all can be areas of precompetitive R&D, Power said. Pharmaceutical companies have recognized that they cannot develop a full understanding of these different facets of drug development on their own. Instead, related Power, they need to leverage the capabilities of many organizations, including government and academia. A few years ago, Pfizer would have considered the chemistry, the execution, and the quality of products to fall into the competitive arena, but even these areas may not be inviolate. Proposals to establish consortia that cover at least part of this territory have generated interest from pharmaceutical companies. However, some stakeholders may still view this research as strictly competitive. The line may be drawn differently between academia, diagnostic companies, and pharmaceutical companies, said Power.
Setting up consortia can also be labor intensive. As Power pointed out, “The political science precedes the real science.” Consortia such as the Biomarkers Consortium and the Serious Adverse Events Consortium took at least 18 months to get off the ground. To establish a contract, the views of multiple parties need to be reconciled.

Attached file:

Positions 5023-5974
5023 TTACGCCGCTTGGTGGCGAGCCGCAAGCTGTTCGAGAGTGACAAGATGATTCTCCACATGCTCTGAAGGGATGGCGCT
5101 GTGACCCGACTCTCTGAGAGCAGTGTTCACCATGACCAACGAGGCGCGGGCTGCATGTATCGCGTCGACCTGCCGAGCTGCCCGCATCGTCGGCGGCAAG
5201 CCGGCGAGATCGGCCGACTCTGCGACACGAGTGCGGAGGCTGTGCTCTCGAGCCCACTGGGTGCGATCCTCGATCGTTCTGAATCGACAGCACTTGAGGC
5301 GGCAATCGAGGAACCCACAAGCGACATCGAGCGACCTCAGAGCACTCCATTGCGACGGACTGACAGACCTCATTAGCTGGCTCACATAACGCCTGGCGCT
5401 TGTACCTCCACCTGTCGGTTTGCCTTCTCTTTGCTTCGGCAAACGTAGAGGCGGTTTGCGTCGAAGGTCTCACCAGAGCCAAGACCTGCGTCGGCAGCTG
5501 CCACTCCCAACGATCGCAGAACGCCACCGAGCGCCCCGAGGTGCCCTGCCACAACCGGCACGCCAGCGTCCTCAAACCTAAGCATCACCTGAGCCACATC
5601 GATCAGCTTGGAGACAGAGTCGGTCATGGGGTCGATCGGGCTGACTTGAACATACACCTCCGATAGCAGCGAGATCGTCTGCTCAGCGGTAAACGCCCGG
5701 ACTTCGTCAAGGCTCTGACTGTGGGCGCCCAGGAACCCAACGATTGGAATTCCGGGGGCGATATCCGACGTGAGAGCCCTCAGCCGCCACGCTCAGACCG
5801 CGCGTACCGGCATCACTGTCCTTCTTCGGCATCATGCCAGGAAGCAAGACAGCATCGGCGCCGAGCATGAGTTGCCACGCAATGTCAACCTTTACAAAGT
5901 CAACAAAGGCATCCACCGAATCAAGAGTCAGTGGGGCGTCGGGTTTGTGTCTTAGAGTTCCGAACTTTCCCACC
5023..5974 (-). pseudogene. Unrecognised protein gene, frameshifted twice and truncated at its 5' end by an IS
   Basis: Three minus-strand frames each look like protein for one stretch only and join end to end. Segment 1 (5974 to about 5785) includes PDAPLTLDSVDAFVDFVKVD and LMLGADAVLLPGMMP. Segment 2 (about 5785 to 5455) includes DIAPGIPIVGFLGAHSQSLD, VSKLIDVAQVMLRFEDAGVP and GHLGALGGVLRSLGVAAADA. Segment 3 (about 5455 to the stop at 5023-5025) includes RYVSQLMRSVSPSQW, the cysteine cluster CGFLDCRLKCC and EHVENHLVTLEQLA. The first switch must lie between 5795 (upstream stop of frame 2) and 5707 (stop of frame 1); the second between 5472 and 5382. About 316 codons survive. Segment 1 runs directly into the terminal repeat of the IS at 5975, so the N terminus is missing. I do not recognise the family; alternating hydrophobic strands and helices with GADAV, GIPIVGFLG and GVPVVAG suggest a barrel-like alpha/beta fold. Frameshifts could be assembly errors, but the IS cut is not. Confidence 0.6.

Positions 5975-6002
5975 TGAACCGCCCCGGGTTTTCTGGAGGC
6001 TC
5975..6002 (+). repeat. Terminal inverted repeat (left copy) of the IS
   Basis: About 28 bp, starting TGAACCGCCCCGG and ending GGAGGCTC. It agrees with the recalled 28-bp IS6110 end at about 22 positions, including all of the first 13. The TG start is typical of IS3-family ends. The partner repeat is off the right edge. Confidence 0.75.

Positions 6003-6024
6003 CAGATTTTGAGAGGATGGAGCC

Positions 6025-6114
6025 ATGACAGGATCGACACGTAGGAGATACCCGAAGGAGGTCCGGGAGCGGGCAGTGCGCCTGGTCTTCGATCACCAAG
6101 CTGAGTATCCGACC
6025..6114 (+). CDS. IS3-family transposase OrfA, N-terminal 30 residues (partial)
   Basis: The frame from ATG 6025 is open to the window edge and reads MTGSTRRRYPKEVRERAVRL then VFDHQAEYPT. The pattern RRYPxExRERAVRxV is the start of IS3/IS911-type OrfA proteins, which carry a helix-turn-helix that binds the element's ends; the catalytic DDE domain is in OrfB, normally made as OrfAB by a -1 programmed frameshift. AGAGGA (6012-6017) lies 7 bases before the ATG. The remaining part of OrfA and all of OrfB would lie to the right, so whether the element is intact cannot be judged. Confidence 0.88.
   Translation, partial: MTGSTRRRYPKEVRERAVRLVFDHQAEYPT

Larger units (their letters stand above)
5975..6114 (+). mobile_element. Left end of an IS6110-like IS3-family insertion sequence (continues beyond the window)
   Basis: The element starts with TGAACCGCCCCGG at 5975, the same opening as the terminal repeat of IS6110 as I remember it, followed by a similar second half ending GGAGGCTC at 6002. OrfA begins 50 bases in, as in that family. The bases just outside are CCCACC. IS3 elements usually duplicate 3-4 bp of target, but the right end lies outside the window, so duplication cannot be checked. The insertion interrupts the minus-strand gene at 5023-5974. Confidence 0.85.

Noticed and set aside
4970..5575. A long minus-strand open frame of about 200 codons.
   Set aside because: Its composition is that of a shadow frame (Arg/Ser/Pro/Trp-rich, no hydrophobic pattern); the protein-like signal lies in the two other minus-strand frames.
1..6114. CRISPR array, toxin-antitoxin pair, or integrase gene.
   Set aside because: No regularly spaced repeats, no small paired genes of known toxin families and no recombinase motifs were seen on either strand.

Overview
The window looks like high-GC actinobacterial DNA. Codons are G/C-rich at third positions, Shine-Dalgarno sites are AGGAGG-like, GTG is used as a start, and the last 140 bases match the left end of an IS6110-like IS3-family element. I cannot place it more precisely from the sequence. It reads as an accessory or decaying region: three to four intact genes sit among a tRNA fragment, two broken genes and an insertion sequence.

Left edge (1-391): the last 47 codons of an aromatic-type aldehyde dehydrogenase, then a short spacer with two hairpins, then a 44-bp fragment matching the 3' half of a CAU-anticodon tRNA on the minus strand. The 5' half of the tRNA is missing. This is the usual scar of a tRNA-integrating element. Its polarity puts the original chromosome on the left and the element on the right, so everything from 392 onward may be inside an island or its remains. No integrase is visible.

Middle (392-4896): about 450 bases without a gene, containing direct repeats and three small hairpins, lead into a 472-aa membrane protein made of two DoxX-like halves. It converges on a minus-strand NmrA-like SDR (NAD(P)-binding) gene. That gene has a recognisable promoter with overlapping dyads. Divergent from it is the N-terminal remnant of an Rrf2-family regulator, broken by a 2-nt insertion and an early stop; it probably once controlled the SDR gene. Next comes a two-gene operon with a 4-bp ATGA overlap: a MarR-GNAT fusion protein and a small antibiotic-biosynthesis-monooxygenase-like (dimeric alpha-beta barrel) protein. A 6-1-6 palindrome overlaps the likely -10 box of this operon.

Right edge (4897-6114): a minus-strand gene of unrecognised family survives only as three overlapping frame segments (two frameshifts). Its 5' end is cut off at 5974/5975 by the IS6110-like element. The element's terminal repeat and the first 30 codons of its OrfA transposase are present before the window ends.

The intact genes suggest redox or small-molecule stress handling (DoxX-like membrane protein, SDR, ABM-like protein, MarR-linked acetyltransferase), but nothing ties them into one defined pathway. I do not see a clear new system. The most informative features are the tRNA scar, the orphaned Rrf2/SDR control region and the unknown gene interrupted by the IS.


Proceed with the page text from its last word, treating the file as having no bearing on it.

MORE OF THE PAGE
Internal issues can illustrate inconsistencies regarding, for example, intellectual property. The legal departments of pharmaceutical companies are changing their definitions of what needs to be patented, but only under pressure. “It used to be the case that we patented everything. But establishing patents and continuing to uphold them is a very expensive business, and we can’t afford to do that anymore…. We are beginning to operate in a space that would have been inconceivable to us a few years ago.”
Establishing consortia also raises issues about decision-making and participation criteria. For example, asked Power, what happens when new members come into a consortium? What do they receive? What if their support is not equivalent to the other members? How can rules governing such events be established in advance?
A good example of the potential for collaboration involves the samples collected in clinical trials. If these samples and their related data could be pooled across companies and with academia, intellectual capabilities could be increased and very good research could be done. Another possibility for collaborative research, said Power, would be to look at whether compounds developed for one purpose have valuable uses with other diseases or disorders, since the pharmaceutical industry needs to improve its ability to identify effective compounds that target the appropriate biological mechanisms.
Regarding the future, the precompetitive space is likely to continue to expand at the cost of internal development, Power said, as Pfizer has decided to reduce internal infrastructure costs to free up funds to invest in these ventures. Pharmaceutical companies remain under great pressure to come up with new products, and fewer are becoming available from biotechnology companies than had been anticipated. Pharmaceutical com-